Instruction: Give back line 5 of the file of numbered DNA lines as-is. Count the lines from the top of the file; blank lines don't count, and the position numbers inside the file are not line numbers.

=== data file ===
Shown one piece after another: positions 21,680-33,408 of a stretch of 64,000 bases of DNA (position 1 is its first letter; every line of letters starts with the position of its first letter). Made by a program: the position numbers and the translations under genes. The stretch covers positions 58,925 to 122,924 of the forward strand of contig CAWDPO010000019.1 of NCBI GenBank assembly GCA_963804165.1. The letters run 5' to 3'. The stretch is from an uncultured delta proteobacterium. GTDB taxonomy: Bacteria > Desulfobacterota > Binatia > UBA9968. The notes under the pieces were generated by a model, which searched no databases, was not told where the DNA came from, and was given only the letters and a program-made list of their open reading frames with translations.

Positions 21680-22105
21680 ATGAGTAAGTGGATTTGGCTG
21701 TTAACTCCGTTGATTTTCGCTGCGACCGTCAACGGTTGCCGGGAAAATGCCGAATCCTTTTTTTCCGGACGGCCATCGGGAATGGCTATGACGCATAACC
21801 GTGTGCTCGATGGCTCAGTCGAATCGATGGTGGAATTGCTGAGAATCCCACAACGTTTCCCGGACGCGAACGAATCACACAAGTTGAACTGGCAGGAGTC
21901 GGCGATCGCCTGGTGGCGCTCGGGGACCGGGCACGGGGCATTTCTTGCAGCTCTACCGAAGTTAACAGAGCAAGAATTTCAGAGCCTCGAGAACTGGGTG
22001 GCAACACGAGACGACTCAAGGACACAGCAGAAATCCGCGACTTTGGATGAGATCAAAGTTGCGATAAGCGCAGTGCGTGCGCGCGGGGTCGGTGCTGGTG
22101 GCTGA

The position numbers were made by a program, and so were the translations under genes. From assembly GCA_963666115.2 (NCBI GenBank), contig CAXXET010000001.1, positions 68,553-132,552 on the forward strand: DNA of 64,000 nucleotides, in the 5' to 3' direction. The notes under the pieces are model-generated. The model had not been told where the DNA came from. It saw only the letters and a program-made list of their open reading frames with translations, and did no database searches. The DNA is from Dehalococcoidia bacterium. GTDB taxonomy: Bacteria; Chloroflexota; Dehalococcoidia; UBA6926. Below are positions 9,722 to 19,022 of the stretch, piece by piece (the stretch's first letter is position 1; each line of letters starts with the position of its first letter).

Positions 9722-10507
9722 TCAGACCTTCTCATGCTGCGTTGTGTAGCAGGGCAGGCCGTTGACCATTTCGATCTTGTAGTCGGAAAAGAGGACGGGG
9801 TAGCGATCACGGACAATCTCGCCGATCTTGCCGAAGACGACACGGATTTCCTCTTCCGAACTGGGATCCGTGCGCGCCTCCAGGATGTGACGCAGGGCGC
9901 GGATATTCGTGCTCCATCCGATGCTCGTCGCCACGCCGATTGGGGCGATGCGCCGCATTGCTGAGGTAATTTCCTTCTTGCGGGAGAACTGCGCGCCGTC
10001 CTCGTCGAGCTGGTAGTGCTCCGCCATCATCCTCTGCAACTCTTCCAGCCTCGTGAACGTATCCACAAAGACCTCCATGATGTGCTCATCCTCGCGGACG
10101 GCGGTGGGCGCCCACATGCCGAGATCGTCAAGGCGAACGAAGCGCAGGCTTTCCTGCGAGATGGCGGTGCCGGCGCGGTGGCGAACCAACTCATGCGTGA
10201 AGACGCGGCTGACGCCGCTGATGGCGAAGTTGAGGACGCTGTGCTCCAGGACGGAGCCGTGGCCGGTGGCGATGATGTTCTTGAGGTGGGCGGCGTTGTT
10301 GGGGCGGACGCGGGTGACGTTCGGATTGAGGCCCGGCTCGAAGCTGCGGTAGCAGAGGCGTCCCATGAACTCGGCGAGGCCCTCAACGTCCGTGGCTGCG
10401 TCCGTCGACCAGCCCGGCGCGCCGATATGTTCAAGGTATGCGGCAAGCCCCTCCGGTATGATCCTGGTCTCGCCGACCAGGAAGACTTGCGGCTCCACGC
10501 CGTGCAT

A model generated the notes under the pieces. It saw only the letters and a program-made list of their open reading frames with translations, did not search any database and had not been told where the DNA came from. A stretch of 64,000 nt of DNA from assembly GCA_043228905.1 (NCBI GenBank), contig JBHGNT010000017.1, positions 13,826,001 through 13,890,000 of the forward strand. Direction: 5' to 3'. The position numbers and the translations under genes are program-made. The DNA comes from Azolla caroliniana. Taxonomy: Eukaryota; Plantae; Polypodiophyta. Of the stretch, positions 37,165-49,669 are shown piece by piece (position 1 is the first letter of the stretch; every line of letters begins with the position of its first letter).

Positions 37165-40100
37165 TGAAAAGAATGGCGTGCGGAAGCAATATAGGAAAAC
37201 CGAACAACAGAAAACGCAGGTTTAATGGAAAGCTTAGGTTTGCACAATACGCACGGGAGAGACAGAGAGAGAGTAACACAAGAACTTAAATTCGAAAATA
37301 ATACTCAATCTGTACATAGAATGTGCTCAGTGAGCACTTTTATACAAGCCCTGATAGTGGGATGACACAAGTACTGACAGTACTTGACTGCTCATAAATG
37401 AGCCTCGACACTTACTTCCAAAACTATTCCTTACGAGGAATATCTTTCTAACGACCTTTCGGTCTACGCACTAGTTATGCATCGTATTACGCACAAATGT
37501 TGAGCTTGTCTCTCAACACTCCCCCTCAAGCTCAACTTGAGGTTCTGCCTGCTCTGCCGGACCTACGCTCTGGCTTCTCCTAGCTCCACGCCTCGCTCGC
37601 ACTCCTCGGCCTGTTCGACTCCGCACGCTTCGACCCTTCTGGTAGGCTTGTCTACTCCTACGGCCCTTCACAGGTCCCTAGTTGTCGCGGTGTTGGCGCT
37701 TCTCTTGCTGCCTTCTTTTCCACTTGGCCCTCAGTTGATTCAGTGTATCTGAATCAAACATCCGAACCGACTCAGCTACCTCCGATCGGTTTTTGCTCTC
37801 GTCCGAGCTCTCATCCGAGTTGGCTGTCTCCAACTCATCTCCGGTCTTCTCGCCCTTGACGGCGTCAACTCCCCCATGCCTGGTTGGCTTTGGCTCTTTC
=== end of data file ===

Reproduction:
21801 GTGTGCTCGATGGCTCAGTCGAATCGATGGTGGAATTGCTGAGAATCCCACAACGTTTCCCGGACGCGAACGAATCACACAAGTTGAACTGGCAGGAGTC